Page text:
Network News

X My Profile
View More Activity
Share Stories  |  Traffic  |  Columns  |  Q&A     |  Get Gridlock:    Twitter |    Facebook  |     RSS   |  phone Alerts

Report Card

It looks like we might have made it through the worst of the weather and the commutes (he said with fingers crossed.) So that means it's time to assess how our local transportation departments did. Tell me what you think they did well and where they need to improve. And I will do my best to get answers to any questions y'all have over the next couple of days. I say the next couple of days because many officials are still out there working hard to get everything back in order, so it may take a little time to get answers.

So let 'er rip...

By Washington Post Editors  |  June 28, 2006; 11:54 AM ET
Categories:  Commuting  
Save & Share:  Send E-mail   Facebook   Twitter   Digg   Yahoo Buzz   StumbleUpon   Technorati   Google Buzz   Previous: Is That Rain I See?
Next: Assessing Performance


The worst part of the commute was by far in DC where the metro police really failed to provide any useful help. They were not posted at nearly enough traffic lights, would often divert traffic onto roads and then fail to have someone at the next intersection to move people through the dark light. They failed to enforce parking restrictions on the roads they did have open, often blocking much needed lanes of traffic. They really seemed to lack a plan for dealing with this and their presence during the situation was scant. I saw emergency vehicles and even the Vice-President's motorcade have difficulty getting through the traffic because the police failed to recognize where they were needed in order to move traffic along. It's really scarey seeing how difficult it was to move in the city considering there might be a time when we need to evacuate in a timely manner. This was a bad wake-up call.

PS - Do drivers in DC not understand that a dark signal automatically means a four way stop? Metro bus drivers were the most guilty in not following that law during the past week.

Posted by: Sean | June 28, 2006 12:35 PM | Report abuse

Metro - communication is the key. When I boarded the bus at the Smithsonian, I asked the driver if this was the bus going to Metro Center. His reply - "I guess so." We headed up 14th Street, then made a right onto Pennsylvania Avenue. A couple people got off the bus when it was between Freedom Plaza & the Federal Triangle Metro stop. I figured that the driver would head up PA Avenue, then head north up 13th or 12th Street, towards Metro Center. Instead, he turned right down 12th Street, to pull up in front of the Federal Triangle Metro stop. Keep in mind that this station was closed at the time. When I asked him again if the bus was going to Metro Center, he said that he had to check with his supervisor. At that point, I just got off the bus and trekked to my office.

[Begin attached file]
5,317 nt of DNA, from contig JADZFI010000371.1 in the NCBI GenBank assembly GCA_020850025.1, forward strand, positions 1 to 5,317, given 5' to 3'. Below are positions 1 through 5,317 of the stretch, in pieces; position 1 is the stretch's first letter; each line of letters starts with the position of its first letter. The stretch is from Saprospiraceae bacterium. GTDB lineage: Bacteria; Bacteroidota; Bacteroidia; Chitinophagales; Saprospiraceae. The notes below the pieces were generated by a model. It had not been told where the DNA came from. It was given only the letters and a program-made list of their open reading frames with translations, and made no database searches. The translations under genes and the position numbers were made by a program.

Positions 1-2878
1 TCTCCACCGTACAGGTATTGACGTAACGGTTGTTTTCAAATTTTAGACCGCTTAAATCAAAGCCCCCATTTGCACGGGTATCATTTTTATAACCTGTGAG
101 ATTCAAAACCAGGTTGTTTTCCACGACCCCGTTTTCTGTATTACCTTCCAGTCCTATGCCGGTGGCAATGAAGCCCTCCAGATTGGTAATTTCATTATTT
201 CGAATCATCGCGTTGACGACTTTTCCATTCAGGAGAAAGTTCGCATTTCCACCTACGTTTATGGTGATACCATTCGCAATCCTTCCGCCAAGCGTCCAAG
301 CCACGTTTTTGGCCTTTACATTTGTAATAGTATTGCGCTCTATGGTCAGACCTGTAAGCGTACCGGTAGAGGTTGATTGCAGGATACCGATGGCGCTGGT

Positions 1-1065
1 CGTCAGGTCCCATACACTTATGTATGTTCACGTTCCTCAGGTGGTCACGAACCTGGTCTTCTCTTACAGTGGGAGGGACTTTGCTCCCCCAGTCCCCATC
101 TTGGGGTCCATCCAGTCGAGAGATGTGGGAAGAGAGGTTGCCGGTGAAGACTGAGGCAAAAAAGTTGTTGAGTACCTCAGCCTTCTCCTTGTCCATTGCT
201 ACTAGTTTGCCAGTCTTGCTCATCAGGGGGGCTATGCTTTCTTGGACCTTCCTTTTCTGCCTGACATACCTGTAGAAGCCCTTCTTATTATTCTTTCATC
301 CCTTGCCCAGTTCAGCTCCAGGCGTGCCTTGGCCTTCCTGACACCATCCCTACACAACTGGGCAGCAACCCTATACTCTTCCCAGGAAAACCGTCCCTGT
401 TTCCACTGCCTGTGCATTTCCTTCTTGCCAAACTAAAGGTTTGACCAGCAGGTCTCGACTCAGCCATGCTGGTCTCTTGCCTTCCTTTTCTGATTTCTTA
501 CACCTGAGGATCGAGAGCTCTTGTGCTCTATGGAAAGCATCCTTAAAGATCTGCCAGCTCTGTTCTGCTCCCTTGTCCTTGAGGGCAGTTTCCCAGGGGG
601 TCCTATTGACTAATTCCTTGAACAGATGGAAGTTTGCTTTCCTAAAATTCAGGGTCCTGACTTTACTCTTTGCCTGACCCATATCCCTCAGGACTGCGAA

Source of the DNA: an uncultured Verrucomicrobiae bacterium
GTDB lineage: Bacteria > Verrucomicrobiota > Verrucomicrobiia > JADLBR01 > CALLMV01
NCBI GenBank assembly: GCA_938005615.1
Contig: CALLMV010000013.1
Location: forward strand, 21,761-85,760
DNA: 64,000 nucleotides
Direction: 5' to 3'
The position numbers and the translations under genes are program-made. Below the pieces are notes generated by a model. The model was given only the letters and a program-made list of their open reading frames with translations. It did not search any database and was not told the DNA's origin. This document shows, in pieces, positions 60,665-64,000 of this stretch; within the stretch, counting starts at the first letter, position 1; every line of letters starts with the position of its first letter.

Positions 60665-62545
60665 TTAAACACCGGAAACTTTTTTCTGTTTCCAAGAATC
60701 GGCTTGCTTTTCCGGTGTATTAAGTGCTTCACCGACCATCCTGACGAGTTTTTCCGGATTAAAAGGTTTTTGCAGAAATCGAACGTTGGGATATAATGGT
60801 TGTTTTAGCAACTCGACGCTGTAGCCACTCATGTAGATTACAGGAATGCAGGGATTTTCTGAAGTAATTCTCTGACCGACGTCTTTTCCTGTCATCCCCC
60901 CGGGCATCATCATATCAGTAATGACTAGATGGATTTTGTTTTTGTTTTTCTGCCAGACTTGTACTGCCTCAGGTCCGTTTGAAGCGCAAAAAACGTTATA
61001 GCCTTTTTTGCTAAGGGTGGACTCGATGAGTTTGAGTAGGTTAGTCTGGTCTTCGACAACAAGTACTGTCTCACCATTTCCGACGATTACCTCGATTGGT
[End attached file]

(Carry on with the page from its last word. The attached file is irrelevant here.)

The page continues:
Drivers - it's amazing to me how many people still drive in the rain without their lights on. It's not a matter of seeing in front of you - it's so that we can see your vehicle through the road spray. With regard to non-functioning traffic lights, you practically get run over if you slow down & stop at the intersection, not to mention the horn blowing by the morons. Speaking of which, I left my office last night with a headache from listening to all of the people caught up in traffic around 12th & New York Avenue. People - do you think that laying on your horn is going to make the traffic move any better?

While I'm sure that many people would grumble, I think that drivers should have to take a written exam when renewing their licenses every 5 years. Many new laws have been enacted since we took our exams when we were 16 years old.

Posted by: BK | June 28, 2006 12:49 PM | Report abuse

The Orange Line this week has been unbearable. WMATA lists 10 minute delays on their Web, try 1 hour, 15 minutes to get from McPherson Square to W. Falls Church last night. And another hour this morning. Why can't they be honest about the delays?

I can understand that the trains would be slower because of the problems at Federal Triangle, but how about some 8-car trains for the Orange Line? I waited out three trains last night before I was able to squeeze onto one for the interminable and uncomfortable ride home.

Speaking of uncomfortable, during these type of far-from-normal weather events, would it be possible for Metro to station Transit Police or whomever on the platforms to prevent the ridiculous over-crowding? A train operator screaming on the PA system does little good.

Again, it comes back to an unfathomable lack of communication from Metro.

Posted by: OrangeLineHater | June 28, 2006 1:23 PM | Report abuse

The basic cause of overcrowding on metro is that everyone thinks that there is room on the train for one more person (namely: them) even when their a$# is sticking out on the platform and blocking the door!

Posted by: Anonymous | June 28, 2006 1:59 PM | Report abuse

WaPo ran a good article on the Orange Line overcrowding last year. See
What it described was conditions during a "normal" commute. Add problems caused by inclement weather (snowstorm; flooding from record heavy rains; track problems) and it really becomes a mess. I think most riders understand that Metro pretty well is locked into design and route decisions made when the system was planned during the 1960s. (Two track railroad, everything runs through downtown, where most commuters were presumed to be headed in the '60s when plans were formulated.) But it would help if the communication of emerging and ongoing problems were clearer, in form and substance. A text alert stating that there is a "10 minute" delay between Smithsonian and Federal Triangle -- such as I received yesterday afternoon and this morning -- doesn't warn riders that their commuting time may double, that a train may hold at Rosslyn for almost 15 minutes, etc.